Inequality Traps, Economic Elites, and Redistribution in Latin America (VIRTUAL)
Laura Garcia Montoya
Profesora Principal, Universidad del Rosario
Kellogg Institute Visiting Fellow
This session covers the introduction and two chapters of Garcia's book manuscript, which aims to answer two questions: Why is economic inequality so persistent in many countries in Latin America? Conversely, why do some countries escape inequality traps? Unlike most research on this topic, Garcia integrates comparative historical analysis and quantitative tools, which allow her to identify inequality traps and unveil moments of divergence lost in cross-country statistical analyses. Her argument begins by recognizing that inequality is dynamic and profoundly political: it is shaped by redistributive pressures from the losers of inequality and wealth defense strategies from the winners of inequality. Through its redistributive powers, the State is at the center of this struggle. Economic elites' wealth-defense strategies shape state responses to redistributive pressures, ultimately determining whether countries can escape inequality traps. To demonstrate this empirically, Garcia integrates case studies and quantitative methodologies, zooming in on Perú and Colombia in the 1960s – a moment of intense redistributive pressures and institutional reforms in both countries, but sharply contrasting inequality trajectories. To understand why Perú escaped an inequality trap while Colombia did not, she draws on primary and secondary sources related to five tax and agrarian reforms. The in-depth comparison of these two cases shows the importance of considering winners and losers of inequality and the role of ideas about development and progress as critical to the politics of redistribution.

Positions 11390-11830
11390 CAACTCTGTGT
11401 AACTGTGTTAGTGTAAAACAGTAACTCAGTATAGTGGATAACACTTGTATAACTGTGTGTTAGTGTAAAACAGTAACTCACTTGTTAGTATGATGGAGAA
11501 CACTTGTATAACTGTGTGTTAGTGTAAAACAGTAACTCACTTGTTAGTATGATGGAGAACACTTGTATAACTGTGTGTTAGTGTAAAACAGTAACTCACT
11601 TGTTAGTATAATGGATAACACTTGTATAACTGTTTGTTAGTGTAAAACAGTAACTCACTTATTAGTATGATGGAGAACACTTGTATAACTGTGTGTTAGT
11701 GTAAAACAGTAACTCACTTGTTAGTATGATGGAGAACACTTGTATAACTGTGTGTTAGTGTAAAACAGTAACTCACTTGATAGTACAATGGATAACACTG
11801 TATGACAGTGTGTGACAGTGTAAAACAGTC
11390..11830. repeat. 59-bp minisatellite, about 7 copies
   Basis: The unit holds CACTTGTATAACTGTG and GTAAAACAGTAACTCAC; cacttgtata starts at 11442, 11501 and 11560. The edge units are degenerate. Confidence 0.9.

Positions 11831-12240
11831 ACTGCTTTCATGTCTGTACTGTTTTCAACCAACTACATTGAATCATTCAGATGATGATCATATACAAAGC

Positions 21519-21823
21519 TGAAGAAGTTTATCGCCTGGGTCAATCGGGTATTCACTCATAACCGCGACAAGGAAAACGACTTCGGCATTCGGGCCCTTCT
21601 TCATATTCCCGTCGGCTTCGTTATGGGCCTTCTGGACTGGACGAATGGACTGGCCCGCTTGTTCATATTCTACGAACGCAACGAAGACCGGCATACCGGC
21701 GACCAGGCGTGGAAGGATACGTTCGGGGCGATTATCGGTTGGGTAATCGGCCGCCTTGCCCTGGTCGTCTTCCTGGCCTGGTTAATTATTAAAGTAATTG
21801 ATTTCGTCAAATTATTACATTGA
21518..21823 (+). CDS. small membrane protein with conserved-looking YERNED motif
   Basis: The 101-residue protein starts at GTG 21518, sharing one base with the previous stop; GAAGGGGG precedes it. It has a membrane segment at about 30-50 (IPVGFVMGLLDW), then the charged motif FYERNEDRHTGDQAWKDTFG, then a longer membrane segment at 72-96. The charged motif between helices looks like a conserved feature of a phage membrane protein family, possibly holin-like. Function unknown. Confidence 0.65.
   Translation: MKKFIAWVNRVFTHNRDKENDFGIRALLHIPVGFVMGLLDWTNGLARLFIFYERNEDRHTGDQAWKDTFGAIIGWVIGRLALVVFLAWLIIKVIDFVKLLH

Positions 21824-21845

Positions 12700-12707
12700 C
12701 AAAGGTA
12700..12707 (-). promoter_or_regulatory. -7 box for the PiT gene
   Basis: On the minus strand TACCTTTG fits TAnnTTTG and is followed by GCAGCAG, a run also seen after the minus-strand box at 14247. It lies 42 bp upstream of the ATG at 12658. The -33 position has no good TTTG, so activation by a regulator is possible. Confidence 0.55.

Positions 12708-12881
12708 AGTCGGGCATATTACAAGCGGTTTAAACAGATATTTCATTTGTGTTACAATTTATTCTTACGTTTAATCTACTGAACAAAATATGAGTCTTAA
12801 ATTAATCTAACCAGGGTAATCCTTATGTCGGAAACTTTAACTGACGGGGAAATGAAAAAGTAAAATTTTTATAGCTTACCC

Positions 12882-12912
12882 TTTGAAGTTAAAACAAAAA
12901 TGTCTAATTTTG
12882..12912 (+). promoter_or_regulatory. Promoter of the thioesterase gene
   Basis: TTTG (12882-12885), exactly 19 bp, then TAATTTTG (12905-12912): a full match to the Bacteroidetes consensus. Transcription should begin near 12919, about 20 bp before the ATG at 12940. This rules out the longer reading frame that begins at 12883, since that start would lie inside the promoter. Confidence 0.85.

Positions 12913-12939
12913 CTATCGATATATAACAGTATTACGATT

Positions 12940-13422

Laura García Montoya studies the political economy of inequality and political violence in Latin America. Her work focuses on two central problems hindering development in the region: the persistence of high levels of inequality in many countries, and the pervasive violence experienced by many communities there...